The Thermo Scientific Active Cdc42 Pull-Down and Detection Kit is a complete kit for selective enrichment and detection of GTP-bound Cdc42 GTPase through specific protein interaction with the Pak1 protein-binding domain.
The Active Cdc42 Pull-Down and Detection Kit includes purified GST-Pak1 protein-binding domain (PBD), glutathione agarose resin, positive and negative controls (GTPγS and GDP, respectively), lysis/binding/wash buffer, anti-Cdc42 primary antibody, sample buffer, spin columns and collection tubes. The kit was validated using lysates from NIH 3T3 cells, a cell line that is known to have robust Cdc42 activity.
- Highly sensitive and accurate – optimized reagents, specific anti-Cdc42 antibody and Western blot procedure ensure accurate controls and semi-quantitative results
- Validated – functionally tested for Cdc42 detection to ensure quality and performance
- Compatible – effective with a variety of cell types from mouse, rat and human sources
- Follow activation of Cdc42 GTPase during cell differentiation, migration, division, and cytoskeletal rearrangement
- Study the activation of Cdc42 during filopodia formation
- Monitor Cdc42 activity after stimulation with growth factors
- Screen small molecule inhibitors for their effects on Cdc42 activity
The Active Cdc42 Pull-Down and Detection Kit was validated for the function and specificity of the active Cdc42 enrichment method using cell lysates treated with GTPγS to activate endogenous Cdc42 and compared to lysates treated with GDP to inactivate the small GTPase. GTPγS treatment traps Cdc42 in the GTP-bound, active form, resulting in a strong signal when endogenous Cdc42 is present. GDP treatment pushes Cdc42 into the GDP-bound, inactive state, resulting in minimal or no signal regardless of Cdc42 protein levels. This kit is optimized for Western blot detection with an HRP-conjugated secondary antibody (Goat Anti-mouse IgG, Part No. 31430) and Thermo Scientific SuperSignal West Pico Chemiluminescent Substrate (Part No. 34080). The kit contains sufficient components for 30 pull-down assays.
|Specificity and robustness of Thermo Scientific Pierce Active Cdc42 Pull-Down and Detection Kit. NIH 3T3 cell lysate was treated with GTPγS (activator) or GDP (inactivator). Active Cdc42 was enriched by pull-down assay. Half of each eluate (25µL) and 40µg of total lysate were analyzed by Western blot using the anti-Cdc42 antibody supplied in the kit. Only active Cdc42 was detected, as indicated by the lower signal intensity in the GDP-treated sample.
Rho family GTPases serve many cellular functions, including cell signaling, transcriptional regulation and organization of the actin cytoskeleton. This family of GTPases comprise Rho (RhoA, RhoB, and RhoC), Rac (Rac1, Rac2, Rac3, and RhoG), Cdc42 (Cdc42 and G25K), Rnd (Rnd1, Rnd2, and RhoE/Rnd3), RhoBTB family and the Miro family. These GTPases enable signal transduction from the plasma membrane to the cytosol through GPCR, tyrosine kinase, cytokine and adhesion receptors. Attachment to the plasma membrane is accomplished through geranylgeranyl lipid modifications at the carboxy-terminus of the protein. Cdc42 activation results in the polymerization of actin filaments and filopodia formation.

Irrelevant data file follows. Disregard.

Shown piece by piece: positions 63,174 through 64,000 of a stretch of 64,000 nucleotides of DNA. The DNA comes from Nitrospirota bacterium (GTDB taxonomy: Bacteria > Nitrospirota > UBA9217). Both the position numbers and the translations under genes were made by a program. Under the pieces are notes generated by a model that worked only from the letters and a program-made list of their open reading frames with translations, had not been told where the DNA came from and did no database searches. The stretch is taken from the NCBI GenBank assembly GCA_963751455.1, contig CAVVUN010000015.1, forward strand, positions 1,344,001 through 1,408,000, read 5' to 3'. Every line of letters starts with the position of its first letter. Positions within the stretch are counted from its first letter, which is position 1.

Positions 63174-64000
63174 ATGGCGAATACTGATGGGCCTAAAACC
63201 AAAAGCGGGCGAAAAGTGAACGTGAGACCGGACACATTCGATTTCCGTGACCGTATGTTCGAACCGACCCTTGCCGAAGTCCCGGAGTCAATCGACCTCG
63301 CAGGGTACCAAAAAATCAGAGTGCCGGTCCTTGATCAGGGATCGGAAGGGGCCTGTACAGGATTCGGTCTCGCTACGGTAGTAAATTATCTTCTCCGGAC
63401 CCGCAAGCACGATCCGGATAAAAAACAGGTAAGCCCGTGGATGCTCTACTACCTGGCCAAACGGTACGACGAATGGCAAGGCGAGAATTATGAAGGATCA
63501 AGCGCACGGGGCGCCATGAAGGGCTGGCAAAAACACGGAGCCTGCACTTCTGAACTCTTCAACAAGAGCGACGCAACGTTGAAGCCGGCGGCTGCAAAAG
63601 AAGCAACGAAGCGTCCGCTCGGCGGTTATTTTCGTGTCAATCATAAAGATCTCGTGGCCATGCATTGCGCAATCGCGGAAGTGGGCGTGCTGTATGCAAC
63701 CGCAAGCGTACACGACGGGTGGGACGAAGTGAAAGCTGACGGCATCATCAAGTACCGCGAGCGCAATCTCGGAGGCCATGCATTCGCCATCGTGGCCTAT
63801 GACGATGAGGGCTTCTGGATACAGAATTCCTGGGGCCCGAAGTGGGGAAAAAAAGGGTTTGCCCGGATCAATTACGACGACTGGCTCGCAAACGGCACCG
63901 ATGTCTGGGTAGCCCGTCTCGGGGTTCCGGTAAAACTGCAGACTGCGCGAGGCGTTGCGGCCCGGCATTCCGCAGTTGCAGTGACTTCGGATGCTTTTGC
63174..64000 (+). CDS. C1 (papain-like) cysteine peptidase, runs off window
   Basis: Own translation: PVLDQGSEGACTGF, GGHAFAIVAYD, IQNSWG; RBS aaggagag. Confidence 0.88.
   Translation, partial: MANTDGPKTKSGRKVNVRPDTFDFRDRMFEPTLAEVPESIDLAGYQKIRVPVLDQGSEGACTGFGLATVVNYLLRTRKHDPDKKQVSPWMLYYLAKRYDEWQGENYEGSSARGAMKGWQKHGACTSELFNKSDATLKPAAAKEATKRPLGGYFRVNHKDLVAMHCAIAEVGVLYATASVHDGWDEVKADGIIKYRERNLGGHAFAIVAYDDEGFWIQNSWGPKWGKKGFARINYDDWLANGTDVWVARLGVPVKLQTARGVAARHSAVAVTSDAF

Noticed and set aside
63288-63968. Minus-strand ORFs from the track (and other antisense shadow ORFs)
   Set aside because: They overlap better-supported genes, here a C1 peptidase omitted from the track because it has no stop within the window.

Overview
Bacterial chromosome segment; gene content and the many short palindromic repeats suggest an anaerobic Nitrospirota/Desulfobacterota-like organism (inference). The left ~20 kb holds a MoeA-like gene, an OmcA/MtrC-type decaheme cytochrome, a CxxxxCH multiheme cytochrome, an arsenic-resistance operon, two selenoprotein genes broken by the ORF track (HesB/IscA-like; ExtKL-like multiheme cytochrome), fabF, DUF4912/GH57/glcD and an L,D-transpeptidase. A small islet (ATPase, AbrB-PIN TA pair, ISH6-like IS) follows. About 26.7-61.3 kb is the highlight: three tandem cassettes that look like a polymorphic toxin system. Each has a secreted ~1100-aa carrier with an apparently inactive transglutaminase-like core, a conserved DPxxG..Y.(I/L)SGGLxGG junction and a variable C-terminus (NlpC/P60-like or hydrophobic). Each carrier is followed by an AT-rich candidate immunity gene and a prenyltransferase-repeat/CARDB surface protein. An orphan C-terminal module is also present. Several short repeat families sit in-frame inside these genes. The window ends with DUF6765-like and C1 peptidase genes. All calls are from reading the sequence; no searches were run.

The Cdc42 subfamily of RhoGTPase has been less well-characterized than the Rho and Rac families. Both Cdc42 and Rac1 are activated through tyrosine receptor kinase signaling leading to SAPK and p38 stress kinase pathway activation. Cdc42 is also activated by the chemoattractant fMLP in neutrophils. Fibronectin activates Cdc42 and Rac1 to induce cell spreading, and stimulation with TNF-alpha and IL-1 results in changes in the actin cytoskeleton. There is significant cross-talk between Cdc42 and Rac1, as they act in overlapping pathways, and in some cases, Cdc42 may act upstream of Rac1 during signal transduction. Some of the main effector proteins of Cdc42 are Pak1, N-WASP and IQGAP. Pak1 is a kinase involved in the activation of JNK in the SAPK stress pathway. N-WASP is an effector that induces filopodia formation, and IQGAP interacts with F-actin filaments. In differentiating neurons, Cdc42 plays an active role in neurite outgrowth. However, the Rho family of GTPases can work agonistically during cell signaling and antagonistically during differentiation.
- Hall, A. and Lalli, G. (2010). Rho and Ras GTPases in axon growth, guidance, and branching. Cold Spring Harb Perspect Biol 2:a001818.
- Williams, D.A., et al. (2008). Rho GTPases and regulation of hematopoietic stem cell localization. Methods Enzymol 439:365-93.
- Govek, E.E., et al. (2005). The role of the Rho GTPases in neuronal development. Genes Dev 19:1-49.
- Wennerberg, K. and Der, C.J. (2004). Rho-family GTPases: It's not only Rac and Rho (and I like it). J Cell Sci 117:1301-12.
- Benard, V. and Bokoch, G.M. (2002). Assay of Cdc42, Rac, and Rho GTPase activation by affinity methods. Methods Enzymol 345:349-59.
- Bar-Sagi, D. and Hall, A. (2000). Ras and Rho GTPases: A family reunion. Cell 103:227-38.
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